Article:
As forefoot pain and abnormalities have a diverse range of causes with very differing treatment requirements, it is important to have a thorough assessment and accurate diagnosis. Our podiatry team are highly skilled to help you effectively manage and resolve the following conditions and more:
Plantar plate injuries are the most common cause of pain beneath the 2nd metatarsophalangeal joint (your second toe joint at the ball of your foot), though also occur in any of the metatarsophalangeal joints. The plantar plate consists of ligaments attached into the base of your toes at the ball of your foot and function to stabilise the toes and hold them in place, preventing them from hyperextending, spreading out abnormally or overloading so your toes can easily bend up and down with every step. Injuries usually occur when a plantar plate undergoes repetitive stress and abnormal pressures that causes a tear in the plate. Increased activity loads combined with situation-based faulty biomechanics and unsupportive footwear are usually contributing factors, though injuries can also occur from trauma where a toe is pulled too far back. Symptoms can include pain, swelling and redness at a metatarsophalangeal joint, the feeling that you’re walking directly on a bone, and occasionally there may be a separation of the toes leading to a ‘V’ shape between two toes where a toe could begin to point upwards.
A Morton’s Neuroma is a swollen or thickened nerve in an interdigital space (space between the toes) at the ball of the foot, commonly occurring in between the 3rd and 4th toes. It is typically caused by repetitive compression of the nerve, which can be attributed to by foot biomechanics, tight footwear and high heels, or may arise from trauma. Symptoms include a sharp, burning pain in the ball of the foot, especially on compression of the nerve such as when walking or wearing tight footwear (and subsequent relief after removing footwear), feeling a ‘click’ on walking, numbness or tingling in the toes, and the feeling that you are standing on a pebble.
Metatarsalgia is a broad term used to describe pain and inflammation at the forefoot. The inflammation may be present at a joint capsule (capsulitis), within the capsule (synovitis) or surrounding tissues (bursitis) at the end of the long bones of your feet (metatarsals). The pain may be experienced as a sharp radiating pain, numbness/tingling, aching, throbbing, burning, or a bruising feeling at joints that tends to worsen when active on your feet, especially on a hard surface. Irritation and damage to this area is often caused by high-impact, repetitive activities such as running and jumping, through faulty foot biomechanics and improper footwear are also common contributors.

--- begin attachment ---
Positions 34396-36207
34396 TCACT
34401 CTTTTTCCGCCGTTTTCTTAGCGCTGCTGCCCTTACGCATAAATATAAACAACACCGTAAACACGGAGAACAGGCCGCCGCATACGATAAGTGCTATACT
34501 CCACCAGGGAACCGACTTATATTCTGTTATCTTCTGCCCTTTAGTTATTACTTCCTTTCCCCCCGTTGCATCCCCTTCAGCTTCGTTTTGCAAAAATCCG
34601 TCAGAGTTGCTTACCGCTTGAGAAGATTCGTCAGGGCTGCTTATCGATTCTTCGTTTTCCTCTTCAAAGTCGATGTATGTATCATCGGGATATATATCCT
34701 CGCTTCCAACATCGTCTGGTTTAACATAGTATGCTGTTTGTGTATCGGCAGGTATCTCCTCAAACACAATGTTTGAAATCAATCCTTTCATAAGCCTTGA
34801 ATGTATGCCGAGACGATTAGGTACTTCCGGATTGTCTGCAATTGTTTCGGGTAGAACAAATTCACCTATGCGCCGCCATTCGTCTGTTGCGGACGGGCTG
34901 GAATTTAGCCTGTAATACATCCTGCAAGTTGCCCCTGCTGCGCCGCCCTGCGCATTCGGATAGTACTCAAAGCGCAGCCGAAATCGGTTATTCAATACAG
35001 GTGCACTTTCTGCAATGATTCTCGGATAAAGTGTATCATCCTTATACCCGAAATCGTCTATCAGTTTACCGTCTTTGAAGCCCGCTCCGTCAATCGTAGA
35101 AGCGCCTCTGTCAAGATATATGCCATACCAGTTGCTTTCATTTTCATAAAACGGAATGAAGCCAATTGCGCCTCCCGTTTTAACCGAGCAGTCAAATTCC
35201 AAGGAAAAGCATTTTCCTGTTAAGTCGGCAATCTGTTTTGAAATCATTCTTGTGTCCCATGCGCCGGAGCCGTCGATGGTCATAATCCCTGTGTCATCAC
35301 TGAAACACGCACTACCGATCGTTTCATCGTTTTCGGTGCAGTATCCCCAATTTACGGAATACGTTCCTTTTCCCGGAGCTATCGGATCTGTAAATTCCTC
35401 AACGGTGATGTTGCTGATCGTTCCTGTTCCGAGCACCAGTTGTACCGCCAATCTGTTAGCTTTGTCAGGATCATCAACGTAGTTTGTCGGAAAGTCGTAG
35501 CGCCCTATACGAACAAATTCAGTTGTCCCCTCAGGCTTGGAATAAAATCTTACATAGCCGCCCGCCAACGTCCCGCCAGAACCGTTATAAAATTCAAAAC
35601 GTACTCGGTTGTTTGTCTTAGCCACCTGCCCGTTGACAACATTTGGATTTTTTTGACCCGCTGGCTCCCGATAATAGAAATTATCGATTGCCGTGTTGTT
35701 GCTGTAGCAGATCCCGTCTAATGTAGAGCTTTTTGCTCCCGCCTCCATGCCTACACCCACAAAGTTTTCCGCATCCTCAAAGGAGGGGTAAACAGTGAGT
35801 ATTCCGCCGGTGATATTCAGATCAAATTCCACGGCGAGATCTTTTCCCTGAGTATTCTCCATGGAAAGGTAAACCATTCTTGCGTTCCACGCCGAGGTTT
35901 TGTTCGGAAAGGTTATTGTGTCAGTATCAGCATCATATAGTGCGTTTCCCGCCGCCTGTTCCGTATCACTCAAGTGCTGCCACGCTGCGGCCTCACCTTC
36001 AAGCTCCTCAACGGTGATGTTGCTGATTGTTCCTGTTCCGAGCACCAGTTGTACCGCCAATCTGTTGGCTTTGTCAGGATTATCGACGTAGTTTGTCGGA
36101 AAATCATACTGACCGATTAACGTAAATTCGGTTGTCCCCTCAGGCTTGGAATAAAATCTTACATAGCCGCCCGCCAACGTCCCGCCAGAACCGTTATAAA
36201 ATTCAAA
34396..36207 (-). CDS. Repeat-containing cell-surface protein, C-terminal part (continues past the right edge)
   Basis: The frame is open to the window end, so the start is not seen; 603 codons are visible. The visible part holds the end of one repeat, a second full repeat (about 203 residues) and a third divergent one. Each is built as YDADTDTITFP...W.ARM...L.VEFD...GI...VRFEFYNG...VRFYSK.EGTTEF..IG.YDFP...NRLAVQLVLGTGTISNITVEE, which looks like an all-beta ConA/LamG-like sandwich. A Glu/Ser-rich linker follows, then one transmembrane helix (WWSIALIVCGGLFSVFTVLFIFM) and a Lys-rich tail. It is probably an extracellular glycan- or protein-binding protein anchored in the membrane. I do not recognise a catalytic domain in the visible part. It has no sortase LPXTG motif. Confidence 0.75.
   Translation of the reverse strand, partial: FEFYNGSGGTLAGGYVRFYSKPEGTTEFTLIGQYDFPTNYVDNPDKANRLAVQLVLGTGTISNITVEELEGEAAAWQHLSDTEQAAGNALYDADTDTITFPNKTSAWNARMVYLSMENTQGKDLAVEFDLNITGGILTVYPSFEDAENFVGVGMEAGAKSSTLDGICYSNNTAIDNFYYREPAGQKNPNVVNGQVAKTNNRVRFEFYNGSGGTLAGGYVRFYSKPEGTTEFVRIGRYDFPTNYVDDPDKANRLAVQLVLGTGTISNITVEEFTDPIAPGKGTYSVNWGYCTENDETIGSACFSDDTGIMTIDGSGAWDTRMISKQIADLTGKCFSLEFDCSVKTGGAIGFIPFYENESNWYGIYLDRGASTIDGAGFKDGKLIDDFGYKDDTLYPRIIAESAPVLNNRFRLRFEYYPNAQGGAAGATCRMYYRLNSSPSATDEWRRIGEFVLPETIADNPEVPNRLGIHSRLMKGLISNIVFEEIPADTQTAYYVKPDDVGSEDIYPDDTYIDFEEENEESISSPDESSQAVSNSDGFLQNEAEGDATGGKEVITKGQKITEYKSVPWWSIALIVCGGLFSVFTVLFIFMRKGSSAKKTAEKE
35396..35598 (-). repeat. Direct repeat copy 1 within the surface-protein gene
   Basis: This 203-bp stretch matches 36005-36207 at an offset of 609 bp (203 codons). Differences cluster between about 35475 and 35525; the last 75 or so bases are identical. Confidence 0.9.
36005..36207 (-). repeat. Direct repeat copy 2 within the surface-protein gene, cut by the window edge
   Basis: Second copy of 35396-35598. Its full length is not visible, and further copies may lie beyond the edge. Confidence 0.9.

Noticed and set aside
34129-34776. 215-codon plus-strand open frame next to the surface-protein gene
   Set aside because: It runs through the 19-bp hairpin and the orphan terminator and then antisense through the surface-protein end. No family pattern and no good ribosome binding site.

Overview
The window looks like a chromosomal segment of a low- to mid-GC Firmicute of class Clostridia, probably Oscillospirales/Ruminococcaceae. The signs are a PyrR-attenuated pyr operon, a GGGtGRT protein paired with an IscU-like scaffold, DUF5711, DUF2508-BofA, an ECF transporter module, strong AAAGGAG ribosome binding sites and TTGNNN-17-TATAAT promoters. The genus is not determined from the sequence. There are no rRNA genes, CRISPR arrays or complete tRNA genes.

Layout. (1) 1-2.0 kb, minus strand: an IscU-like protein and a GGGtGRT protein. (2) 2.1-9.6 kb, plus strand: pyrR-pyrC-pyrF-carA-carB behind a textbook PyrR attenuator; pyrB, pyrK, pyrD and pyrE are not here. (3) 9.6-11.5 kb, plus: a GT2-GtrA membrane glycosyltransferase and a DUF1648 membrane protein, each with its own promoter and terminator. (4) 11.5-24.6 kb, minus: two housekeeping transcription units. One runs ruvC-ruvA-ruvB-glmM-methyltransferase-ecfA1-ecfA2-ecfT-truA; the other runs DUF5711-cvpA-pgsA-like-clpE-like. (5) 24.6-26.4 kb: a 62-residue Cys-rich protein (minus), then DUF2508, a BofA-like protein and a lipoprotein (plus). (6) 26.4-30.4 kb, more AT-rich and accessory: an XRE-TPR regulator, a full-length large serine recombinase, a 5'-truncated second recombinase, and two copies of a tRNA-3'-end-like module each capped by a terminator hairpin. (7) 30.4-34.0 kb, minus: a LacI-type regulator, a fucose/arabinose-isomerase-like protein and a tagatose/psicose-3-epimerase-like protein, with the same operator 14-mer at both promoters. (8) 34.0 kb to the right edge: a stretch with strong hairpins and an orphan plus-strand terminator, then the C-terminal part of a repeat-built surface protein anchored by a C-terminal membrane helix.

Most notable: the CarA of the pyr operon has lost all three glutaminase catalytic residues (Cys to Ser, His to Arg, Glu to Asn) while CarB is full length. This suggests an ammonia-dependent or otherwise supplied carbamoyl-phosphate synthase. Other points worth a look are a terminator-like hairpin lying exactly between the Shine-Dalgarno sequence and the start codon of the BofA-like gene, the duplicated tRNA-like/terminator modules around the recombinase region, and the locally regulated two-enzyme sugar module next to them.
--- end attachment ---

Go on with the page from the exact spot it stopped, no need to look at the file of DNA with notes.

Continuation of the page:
Plantar Fat Pad Atrophy describes the breakdown of the ‘fat pads’ on our feet - little cushion-like compartmental structures composed of fatty tissue and surrounded by elastin that serve to protect the bones and soft tissues our feet. They do so by absorbing impact forces and pressures during our daily activities, such as vibration and shock forces during walking. Over time, with age and many long days on our feet, these fat pads diminish, so we lose protection and become more susceptible to pain and injury. This can feel like walking on a bruise or a deep ache depending on the location of the damaged or diminished fat pad - this may be at the heel or the forefoot. Moreover, more shock is then forced onto the bones, ligaments and tendons, increasing the risk of injury to these structures. The skin can also be affected, with increased shear forces leading to wounds, lesions and ultimately ulceration. Alongside fat pad atrophy, trauma and repetitive high-impact activity may result in painful inflammation of the fat pad, and it may also displace or thin leaving the areas beneath with less protection. Additional contributor factors include an increased weight, poor footwear, diabetes and spending long periods of time on hard man-made surfaces.
Stress Fractures are small cracks in a bone that are often caused over time by repetitive high-impact forces and general overuse. As such, they are most commonly experienced by active individuals and those involved in running sports where the lower limb bones are currently absorbing shock and impact forces. Stress fractures may also occur where there is a decrease in bone mineral density such as in osteoporosis, a sudden increase in physical activity, improper footwear and situational faulty biomechanics. Stress fractures can occur in any bone but more commonly present in the second, third and fourth metatarsals (long bones of the foot), the calcaneus (heel bone), the talus (the bone in your ankle joint next to the heel bone), and the navicular (a bone on the inside edge at the mid-foot). Symptoms typically include pain that worsens throughout weight-bearing activities with periodic aching post activity and ceases during longer resting, inflammation and tenderness on palpation at the fracture site and occasionally bruising.